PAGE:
Jack Hibbs & 2 Corinthians 13:5

I had a question about Jack Hibbs in my comments. It was regarding Pastor Hibbs and his take on 2 Corinthians 13:5 and a couple of other points. I thought it would make a decent enough article for those who hear these people and feel something is wrong and yet can’t quite put their finger on it.

Before any of you accuse me of saying he is not saved, or anything else, please read carefully and prayerfully. This is not what I’m saying. This is about encouraging the beloved to make wise choices about who you hear, and who you might refer others to (we can all make mistakes). I appreciate when pastors make a stand for God. But let’s tremble at His Word (Is 66:2) and be ever so careful with His gospel.


This website has really been a blessing. Thank you!

I do have a question/article suggestion if you take them:


Is there any way you could address the message in this video?

This pastor (Jack Hibbs) made waves by openly announcing Jesus is the Son of God in congress. Which was really inspiring.

But upon further review, I fear his message has leaven. But he gives somewhat mixed messages. I haven’t figured him out.

  1. He talks about “faith” and “believe” aren’t the same thing – which sounds ridiculous.
  2. He says salvation is at an instant. And we aren’t saved by works.
  3. Then he talks about leaving an old church because they didn’t talk about repentance.

Any insight would be appreciated!

Thank you and God bless you.


If you have checks about someone, it is probable that there is a good reason.

Generally speaking, Jack Hibbs has had some bad associations with people we should be marking and avoiding (Romans 16:17). He is inconsistent, possibly because he speaks too much of his own words and in doing so, we can get into trouble.

A good way to listen to these videos is to examine the Scripture itself someone is speaking about first. Back up to see what context is, sometimes a few verses, or sometimes several chapters. Or in some cases (like Job) it would certainly be the entire book. I like to turn on the closed captions so I can see as well as hear the words, easier catch something that they’re saying, can be missed with all their rambling (at times).

In the first 2 minutes he makes several serious mistakes. He says “examine yourself to see if you be in the faith” is Paul’s admonition to Timothy (incorrect). He then adds that 1 and 2 Timothy is for all of us. However, this verse was not found in 1 or 2 Timothy and any pastor should know that well.

2 Corinthians 13:5 was not to Timothy but to the carnal Corinthians who were challenging him and his apostleship. It was not a pop quiz to see if they were really saved, that is poor handling of that Scripture.

He says it is for all believers. He’s incorrect, context has nothing to do with it being for all believers. Unfortunately, he uses this passage like Paul Washer does. This passage has nothing to do with us examining ourselves to see if we’re ‘really saved’. Maybe this is just a side effect of him hanging out with all these false teachers.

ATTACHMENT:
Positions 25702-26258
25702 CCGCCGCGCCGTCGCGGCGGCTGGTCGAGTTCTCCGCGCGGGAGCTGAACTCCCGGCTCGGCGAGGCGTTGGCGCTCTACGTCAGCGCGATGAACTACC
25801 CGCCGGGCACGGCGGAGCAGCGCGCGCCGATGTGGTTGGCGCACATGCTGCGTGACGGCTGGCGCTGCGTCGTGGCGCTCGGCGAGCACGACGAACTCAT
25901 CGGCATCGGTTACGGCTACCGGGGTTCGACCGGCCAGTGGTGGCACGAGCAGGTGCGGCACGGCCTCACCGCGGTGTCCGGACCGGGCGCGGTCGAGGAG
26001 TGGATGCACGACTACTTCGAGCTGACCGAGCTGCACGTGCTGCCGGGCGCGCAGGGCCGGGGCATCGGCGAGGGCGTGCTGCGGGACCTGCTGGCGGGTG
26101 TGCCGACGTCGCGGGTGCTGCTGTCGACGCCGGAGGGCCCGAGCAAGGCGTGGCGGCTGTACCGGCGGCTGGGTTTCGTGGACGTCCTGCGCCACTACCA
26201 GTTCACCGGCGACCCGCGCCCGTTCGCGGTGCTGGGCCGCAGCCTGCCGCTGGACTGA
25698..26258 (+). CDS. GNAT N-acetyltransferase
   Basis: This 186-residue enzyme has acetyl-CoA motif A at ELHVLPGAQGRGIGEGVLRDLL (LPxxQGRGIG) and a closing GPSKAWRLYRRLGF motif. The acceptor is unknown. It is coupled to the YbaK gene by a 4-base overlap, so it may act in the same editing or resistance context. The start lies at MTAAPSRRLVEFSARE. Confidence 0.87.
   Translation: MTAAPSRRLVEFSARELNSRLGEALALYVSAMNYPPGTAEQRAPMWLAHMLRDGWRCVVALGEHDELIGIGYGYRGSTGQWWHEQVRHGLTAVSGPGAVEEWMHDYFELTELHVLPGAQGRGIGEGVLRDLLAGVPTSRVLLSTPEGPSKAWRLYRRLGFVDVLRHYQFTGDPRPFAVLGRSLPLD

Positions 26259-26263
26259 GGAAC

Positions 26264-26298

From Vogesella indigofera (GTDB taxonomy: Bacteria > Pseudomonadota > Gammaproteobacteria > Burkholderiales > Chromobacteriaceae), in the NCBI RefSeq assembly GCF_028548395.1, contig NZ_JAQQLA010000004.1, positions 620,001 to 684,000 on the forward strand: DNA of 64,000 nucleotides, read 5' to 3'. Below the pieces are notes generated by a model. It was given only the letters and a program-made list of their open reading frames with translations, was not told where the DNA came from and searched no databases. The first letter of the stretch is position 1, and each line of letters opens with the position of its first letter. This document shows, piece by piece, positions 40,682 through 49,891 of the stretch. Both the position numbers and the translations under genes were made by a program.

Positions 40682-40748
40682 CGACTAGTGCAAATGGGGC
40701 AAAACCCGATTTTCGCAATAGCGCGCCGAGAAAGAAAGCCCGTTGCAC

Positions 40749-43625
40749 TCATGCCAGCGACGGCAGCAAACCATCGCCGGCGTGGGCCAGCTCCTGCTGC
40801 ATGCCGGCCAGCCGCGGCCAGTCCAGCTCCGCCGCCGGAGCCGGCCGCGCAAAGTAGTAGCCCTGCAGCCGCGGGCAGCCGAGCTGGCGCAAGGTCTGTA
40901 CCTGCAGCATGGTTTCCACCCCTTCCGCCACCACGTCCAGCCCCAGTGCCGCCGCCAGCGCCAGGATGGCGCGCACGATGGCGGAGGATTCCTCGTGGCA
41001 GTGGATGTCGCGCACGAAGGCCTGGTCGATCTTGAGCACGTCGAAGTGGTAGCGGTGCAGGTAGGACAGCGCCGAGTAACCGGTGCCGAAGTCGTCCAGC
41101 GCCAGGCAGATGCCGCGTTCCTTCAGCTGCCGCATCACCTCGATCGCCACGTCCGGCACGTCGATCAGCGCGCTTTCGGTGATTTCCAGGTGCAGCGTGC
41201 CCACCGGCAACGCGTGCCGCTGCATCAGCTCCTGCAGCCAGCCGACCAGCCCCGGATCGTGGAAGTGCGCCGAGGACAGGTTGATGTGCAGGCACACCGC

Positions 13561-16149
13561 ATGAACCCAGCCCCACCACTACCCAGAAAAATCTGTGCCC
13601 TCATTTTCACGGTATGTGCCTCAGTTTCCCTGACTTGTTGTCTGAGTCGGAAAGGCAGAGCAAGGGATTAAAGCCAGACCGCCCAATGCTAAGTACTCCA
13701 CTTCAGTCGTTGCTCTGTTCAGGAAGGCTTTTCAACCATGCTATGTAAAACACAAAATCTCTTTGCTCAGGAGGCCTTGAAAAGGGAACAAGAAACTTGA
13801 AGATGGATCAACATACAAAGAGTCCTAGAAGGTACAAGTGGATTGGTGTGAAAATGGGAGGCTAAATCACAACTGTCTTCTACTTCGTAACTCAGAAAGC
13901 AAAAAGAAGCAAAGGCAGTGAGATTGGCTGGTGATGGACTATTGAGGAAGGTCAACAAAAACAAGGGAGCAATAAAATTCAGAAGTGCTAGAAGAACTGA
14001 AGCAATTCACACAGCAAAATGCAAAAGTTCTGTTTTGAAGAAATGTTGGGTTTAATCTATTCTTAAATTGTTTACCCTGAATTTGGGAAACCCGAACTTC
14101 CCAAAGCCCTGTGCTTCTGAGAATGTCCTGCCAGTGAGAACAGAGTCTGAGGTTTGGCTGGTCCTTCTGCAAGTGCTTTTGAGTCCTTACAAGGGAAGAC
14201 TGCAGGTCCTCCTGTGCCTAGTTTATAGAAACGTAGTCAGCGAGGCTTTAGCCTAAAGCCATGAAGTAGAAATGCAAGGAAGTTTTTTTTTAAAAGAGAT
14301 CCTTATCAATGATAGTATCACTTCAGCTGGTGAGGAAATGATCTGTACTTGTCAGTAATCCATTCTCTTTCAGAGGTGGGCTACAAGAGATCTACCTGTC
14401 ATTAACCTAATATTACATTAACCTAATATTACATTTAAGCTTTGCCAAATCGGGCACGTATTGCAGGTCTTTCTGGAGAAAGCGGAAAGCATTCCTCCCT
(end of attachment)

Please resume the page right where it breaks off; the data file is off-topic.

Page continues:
This passage is all about the carnal Corinthians who were questioning his (and the other’s) authority over them. Questioning whether or not he was really an apostle. And they are his defense (although he’s not really defending himself but doing it for their sake).

Paul knows these Corinthians are saved, he brought the gospel to them, and they believed. He identifies them as such, (bratty children such as they were), they are ‘betrothed to Christ’. He is afraid they are going to be led astray, and put up with those who bring another gospel or another Jesus. In 2 Cor 11, there are others trying to say they are apostles and Paul is not. But Paul is going to continue to do what he is doing to cut off their opportunity to somehow boast they are one of the apostles when they are not.

Paul has to again go through his list of credentials to the very ones he brought the gospel to and nurtured along as children. He speaks of where he came from, he is Jewish, he is a servant of Christ and was imprisoned for His cause. He’s been beaten by the Jews. He’s been stoned, shipwrecked, in peril in his journeys, let down the wall in a basket to escape death. He has seen visions and revelations, caught up to the third heaven, given a thorn in his flesh to keep him humble, even though he pleaded 3 times for it to be taken from him), we know God’s grace is sufficient for us.

In chapter twelve he says, For I ought to have been commended by you; for in nothing was I behind the most eminent apostles, though I am nothing. Truly the signs of an apostle were accomplished among you with all perseverance, in signs and wonders and mighty deeds. 11b-12

It’s sad, he says he is ready to come to them a third time. He loves them like children, but says the more he loves them, the less he is loved by them.

2 Corinthians 13 vs. 3 makes the point of what 2 Corinthians 13:5 and ‘examine yourself’ is speaking of. They are seeking proof of Christ speaking in him. And he is using the literary device of sarcasm to tell them to examine themselves to prove it. He has already called them brethren and beloved, he does not doubt they are saved. He says they are sinning and this verse that all these pastors want to misuse to keep their flock somehow in line (not saying he doesn’t make it right later, I don’t know). Although I didn’t really listen to him, I’ve avoided Hibbs for some time for his inconsistencies and associations, so I didn’t listen to the whole video.

But this verse (2 Cor 13:5) is saying they are the proof that Christ is speaking in Him, he asks, “Do you not know yourselves, that Jesus Christ is in you?” unless… (again the literary device of sarcasm).

I can only surmise that these pastors who misuse this to scare their congregation into behaving are either dishonest, are lacking knowledge (or even time in His Word), or they are wolves.